The Osborne Bull vs The Catalan Donkey
You may well have seen the two symbols of the Catalan donkey and the Osborne bull, although it has to be admitted that the Osborne bull is probably more universally recognized, much to the Catalan donkey’s despair! But where did the rivalry between these two animal symbols come from in the first place?
Have you ever driven around Spain and spotted a large silhouette of a black bull on the top of a hillside? That is what is known as the Osborne bull, and it is the unofficial symbol of Spain. These came about as advertising for the Osborne sherry company, who started to put these bulls up by major roads in Spain in 1956 to advertise their “Brandy de Jerez”. The originals were black with red advertising on them, but slightly smaller in size. When the law was passed to prohibit all advertising within 150 m from the road, the bulls were made bigger. When another law was passed in 1994 to make all roadside advertising illegal, the bulls were set to be removed. In the end due to the majority of the public objecting that the bulls had become part of the landscape, the government agreed to black the bulls out completely to hide the previous advertising, as they had gained "aesthetic or cultural significance" and were now part of Spain’s cultural and artistic heritage.
The bull had become, and still is to this day, a symbol of Spanish pride. The bull was everywhere; on t-shirts, key rings, and car stickers to cite a few examples.
The independent Catalonia decided to hit back with something else: a Catalan donkey. Two friends, Jaume Sala and Àlex Ferreiro came up with the idea for the Catalan donkey car sticker in 2003, as an alternative and satirical reaction to the Spanish bull. They decided on the donkey as not only was the donkey from Catalonia, but many Catalonians felt they could associate themselves with the donkey due to its characteristics: hard-working, stubborn, quietly intelligent, and with the ability to endure hardship. They originally printed just 50 stickers for their friends, and after more signs of popularity, 350,000 more were printed. Not everyone, however, is in favor of the donkey as the symbol for Catalonia, as some people believe donkeys represent stupidity and are a weak symbol.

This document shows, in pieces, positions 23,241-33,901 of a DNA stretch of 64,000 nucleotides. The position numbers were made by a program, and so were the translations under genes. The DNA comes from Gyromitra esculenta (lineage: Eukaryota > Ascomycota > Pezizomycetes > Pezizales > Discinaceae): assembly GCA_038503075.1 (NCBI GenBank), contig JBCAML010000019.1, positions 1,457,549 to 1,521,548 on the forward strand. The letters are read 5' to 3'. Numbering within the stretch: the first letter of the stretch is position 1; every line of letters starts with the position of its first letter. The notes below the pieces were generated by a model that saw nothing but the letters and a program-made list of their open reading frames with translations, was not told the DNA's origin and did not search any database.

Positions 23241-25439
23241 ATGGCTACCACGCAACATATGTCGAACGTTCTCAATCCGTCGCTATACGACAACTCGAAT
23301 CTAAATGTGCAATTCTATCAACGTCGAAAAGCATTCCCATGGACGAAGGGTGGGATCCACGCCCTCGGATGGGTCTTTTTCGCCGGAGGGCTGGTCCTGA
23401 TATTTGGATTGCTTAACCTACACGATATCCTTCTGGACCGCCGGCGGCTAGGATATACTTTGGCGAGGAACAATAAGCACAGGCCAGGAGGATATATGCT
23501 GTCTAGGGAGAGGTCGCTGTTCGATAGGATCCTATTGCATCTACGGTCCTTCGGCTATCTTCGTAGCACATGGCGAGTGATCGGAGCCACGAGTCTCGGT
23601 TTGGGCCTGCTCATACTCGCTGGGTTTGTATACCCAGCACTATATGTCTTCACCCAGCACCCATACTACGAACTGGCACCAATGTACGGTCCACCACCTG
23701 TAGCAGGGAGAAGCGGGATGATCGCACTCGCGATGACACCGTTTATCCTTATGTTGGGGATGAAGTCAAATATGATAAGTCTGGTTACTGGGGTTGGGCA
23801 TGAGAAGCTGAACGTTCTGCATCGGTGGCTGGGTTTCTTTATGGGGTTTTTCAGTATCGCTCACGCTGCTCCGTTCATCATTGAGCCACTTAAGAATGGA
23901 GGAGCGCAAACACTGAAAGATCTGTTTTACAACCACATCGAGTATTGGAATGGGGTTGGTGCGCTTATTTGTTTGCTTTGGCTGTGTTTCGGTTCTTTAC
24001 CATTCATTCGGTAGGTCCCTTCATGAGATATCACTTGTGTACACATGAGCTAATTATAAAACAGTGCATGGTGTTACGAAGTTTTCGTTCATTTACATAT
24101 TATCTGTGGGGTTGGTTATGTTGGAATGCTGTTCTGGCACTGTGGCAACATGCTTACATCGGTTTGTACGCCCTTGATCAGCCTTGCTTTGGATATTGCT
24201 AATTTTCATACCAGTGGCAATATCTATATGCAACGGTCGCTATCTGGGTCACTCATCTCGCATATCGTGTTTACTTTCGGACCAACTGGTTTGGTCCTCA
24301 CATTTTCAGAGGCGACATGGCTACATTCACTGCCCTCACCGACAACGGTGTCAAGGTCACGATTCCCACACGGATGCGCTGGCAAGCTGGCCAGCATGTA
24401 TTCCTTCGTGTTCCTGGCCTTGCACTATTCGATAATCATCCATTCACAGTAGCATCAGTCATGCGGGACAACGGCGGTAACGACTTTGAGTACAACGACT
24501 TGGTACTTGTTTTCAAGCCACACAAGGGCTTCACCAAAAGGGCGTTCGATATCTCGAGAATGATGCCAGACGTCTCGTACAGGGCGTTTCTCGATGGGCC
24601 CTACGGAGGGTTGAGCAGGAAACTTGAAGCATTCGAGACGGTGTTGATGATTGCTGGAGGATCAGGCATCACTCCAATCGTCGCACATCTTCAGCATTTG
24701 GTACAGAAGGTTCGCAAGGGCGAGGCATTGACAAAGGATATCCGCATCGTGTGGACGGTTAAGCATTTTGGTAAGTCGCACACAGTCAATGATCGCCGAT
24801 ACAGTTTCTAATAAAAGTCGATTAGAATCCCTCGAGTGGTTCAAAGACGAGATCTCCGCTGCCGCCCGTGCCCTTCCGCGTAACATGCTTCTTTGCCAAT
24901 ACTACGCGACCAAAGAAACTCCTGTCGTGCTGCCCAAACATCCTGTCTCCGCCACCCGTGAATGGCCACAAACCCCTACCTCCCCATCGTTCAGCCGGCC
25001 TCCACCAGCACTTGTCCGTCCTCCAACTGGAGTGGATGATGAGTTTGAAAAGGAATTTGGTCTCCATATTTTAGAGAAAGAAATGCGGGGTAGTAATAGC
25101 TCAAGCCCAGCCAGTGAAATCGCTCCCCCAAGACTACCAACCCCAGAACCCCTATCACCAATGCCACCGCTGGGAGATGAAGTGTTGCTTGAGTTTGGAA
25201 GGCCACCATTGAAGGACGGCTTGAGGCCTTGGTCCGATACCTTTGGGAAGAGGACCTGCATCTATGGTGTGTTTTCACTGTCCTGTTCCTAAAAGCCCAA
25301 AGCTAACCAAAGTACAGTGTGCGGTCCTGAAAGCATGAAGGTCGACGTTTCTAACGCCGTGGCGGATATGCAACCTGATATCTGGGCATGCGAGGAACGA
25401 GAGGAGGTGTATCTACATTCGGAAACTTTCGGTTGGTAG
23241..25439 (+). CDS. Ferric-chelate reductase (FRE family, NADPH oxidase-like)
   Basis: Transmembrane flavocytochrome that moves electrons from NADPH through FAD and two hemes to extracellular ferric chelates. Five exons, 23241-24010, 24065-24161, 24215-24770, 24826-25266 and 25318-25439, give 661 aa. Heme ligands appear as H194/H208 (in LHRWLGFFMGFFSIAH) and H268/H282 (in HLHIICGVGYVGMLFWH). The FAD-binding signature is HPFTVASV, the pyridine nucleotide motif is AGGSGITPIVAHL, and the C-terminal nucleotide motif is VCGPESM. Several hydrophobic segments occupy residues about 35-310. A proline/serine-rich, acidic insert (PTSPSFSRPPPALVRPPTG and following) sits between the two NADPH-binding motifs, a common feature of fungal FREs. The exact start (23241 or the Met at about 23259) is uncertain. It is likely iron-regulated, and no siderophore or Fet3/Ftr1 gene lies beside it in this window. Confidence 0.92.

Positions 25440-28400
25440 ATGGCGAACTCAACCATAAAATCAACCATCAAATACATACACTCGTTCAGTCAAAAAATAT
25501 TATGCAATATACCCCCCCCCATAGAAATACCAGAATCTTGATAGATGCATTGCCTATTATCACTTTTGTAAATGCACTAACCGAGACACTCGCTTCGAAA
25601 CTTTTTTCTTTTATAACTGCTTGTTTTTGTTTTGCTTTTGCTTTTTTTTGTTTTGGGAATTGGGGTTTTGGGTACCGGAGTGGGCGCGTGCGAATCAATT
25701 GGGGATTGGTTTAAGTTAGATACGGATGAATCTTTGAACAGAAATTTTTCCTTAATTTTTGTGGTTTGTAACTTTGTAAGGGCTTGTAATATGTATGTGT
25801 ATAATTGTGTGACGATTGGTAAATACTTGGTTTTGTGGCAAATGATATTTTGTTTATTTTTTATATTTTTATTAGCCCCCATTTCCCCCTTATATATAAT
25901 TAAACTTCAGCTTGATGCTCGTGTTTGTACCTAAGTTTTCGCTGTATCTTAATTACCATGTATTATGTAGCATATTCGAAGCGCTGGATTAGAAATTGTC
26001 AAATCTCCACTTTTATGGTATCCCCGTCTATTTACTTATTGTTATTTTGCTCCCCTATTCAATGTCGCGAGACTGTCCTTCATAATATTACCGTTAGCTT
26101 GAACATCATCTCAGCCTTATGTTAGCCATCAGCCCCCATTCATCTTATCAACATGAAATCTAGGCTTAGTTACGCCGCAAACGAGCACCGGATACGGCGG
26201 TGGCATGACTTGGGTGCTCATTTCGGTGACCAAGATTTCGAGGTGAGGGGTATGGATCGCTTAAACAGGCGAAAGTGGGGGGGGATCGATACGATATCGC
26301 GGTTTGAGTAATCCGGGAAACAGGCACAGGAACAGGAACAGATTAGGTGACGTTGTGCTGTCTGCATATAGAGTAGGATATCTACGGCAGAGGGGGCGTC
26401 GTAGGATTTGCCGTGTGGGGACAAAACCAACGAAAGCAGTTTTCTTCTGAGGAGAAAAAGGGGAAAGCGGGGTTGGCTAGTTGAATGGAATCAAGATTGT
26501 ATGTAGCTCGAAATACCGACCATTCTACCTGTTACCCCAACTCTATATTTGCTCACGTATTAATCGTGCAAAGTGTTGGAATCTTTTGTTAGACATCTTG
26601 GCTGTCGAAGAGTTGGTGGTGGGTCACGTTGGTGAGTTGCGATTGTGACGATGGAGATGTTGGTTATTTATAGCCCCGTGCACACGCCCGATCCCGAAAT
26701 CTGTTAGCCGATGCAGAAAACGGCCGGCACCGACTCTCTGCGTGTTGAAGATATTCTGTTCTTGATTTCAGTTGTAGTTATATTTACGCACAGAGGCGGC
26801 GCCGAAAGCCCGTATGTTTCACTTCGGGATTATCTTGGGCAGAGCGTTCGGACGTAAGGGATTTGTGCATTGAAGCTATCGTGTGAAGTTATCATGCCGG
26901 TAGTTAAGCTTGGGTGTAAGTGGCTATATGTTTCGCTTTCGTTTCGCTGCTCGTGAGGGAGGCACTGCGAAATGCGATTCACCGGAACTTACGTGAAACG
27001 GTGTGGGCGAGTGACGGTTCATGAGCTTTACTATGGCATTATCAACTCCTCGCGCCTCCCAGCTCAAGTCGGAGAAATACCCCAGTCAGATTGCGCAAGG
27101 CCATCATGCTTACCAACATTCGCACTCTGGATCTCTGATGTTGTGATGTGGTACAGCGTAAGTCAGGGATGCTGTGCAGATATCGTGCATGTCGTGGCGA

These days, there are 91 of these bulls still erected in Spain, but only 2 of them maintain the word Osborne on them; one in the same town as the Osborne headquarters, El Puerto de Santa María, and one at the neighboring Jerez de Frontera airport, in Cádiz. The bull which was originally erected in Barcelona was vandalized severely and no longer exists. The Catalan donkey in Catalonia, although perhaps popular among locals, has not reached the same level of fame as the Osborne bull in Spain.